Parks, Reserves and other protected areas in


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Protected areas in Spain

In Spain, a territory can be declared «protected area» when it possesses elements and natural systems which are representative, remarkable, fragile, threatened or presenting a particular interest; or when it is specifically dedicated to the protection of biological and geological diversity, and of the natural and cultural resources associated with them.

Each Autonomous Region is in charge for the establishment and management of protected areas on its territory (National Parks are established by the central government upon proposal of the relevant Autonomous Region, which will then be in charge for the management). The main Spanish law on the protection of natural heritage is Law 42/2007, which lists the categories of Spanish protected areas:

  • Parks (including National Parks, which are regulated by a specific law)
  • Natural reserves
  • Protected marine areas
  • Natural monuments
  • Protected landscapes

The law also integrates norms regarding protected areas established on international basis, such as UNESCO Biosphere Reserves, as well as protected areas belonging to the Natura 2000 Network.

The law 5/2007 defines national parks as natural spaces with high ecological and cultural significance and little affected by human activity; the conservation of their particular ecological, aesthetical, cultural, educational and scientific values deserves special attention and is considered a general interest of the state. Together with a National Park, a "peripheral protection zone" is established, bordering the territory of the park, in order to convey its values to the surrounding areas and to cushion the ecological impact from the outside on the park's territory.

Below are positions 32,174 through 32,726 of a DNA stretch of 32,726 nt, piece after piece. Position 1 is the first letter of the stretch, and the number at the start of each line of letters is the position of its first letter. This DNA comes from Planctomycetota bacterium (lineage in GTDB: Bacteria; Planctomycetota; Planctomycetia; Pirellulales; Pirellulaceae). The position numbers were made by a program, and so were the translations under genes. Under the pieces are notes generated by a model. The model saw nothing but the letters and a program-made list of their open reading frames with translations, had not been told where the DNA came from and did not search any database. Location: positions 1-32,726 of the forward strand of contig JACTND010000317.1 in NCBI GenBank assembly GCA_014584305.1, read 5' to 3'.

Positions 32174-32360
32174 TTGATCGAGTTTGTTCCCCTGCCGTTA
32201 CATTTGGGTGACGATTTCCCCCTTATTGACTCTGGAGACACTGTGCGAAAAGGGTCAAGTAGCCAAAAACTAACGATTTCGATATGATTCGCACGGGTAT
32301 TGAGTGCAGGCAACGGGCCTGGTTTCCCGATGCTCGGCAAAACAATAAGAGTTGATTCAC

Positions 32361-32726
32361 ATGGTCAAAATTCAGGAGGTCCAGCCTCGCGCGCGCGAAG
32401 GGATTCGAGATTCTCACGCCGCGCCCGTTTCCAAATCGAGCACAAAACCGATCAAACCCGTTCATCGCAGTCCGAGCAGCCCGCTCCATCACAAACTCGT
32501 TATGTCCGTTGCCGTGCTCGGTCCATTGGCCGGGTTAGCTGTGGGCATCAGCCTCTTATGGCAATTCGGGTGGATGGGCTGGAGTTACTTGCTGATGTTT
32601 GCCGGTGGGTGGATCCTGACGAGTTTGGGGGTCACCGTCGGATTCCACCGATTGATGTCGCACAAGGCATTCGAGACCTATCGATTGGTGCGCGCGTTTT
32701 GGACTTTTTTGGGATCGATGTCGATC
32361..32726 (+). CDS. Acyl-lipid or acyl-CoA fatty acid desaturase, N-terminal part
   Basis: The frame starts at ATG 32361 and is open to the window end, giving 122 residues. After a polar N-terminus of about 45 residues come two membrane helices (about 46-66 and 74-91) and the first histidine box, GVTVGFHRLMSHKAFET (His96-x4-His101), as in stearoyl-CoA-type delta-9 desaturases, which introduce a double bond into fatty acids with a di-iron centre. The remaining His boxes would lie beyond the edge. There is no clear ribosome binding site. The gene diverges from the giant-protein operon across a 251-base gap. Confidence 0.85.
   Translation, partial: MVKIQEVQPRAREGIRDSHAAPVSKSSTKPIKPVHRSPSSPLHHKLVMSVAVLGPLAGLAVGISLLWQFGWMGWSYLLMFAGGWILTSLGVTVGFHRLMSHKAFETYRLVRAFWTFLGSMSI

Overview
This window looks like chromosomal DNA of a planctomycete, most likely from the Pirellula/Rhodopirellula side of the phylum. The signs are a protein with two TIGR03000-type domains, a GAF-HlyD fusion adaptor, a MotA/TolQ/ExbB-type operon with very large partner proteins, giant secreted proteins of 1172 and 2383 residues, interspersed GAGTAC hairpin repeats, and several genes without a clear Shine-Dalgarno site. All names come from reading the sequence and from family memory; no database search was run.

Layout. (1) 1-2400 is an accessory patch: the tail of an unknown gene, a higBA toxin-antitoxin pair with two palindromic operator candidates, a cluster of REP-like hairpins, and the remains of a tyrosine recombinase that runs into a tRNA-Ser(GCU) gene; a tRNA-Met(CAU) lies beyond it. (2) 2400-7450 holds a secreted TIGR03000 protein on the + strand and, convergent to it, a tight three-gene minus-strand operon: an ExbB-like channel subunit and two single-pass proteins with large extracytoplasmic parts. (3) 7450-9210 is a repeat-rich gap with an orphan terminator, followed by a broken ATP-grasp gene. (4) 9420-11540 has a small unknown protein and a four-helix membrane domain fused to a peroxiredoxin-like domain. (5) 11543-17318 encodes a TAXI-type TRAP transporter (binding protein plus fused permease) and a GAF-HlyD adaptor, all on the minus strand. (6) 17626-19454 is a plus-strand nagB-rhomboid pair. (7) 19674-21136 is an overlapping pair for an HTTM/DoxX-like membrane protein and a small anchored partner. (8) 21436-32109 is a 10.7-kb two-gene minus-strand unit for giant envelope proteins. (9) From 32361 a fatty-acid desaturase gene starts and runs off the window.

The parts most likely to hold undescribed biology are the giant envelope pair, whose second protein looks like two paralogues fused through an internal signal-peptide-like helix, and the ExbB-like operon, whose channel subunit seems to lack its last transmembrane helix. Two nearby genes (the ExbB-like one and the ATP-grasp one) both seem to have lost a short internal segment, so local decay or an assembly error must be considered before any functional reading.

Spain was one of the first European countries to establish National Parks (in 1918 Montaña de Covadonga National Park and Ordesa National Park were established). Currently, the "Red de Parques Nacionales" (network of national parks) consisting of 14 areas, represents an integrated protection and management system for the most important places of the Spanish natural heritage.

Both the size and the number of established protected areas have considerably increased in the last years, for a total of about four million hectares distributed in more than 700 protected areas.

Sources: Ministry of the Environment, Network of National Parks

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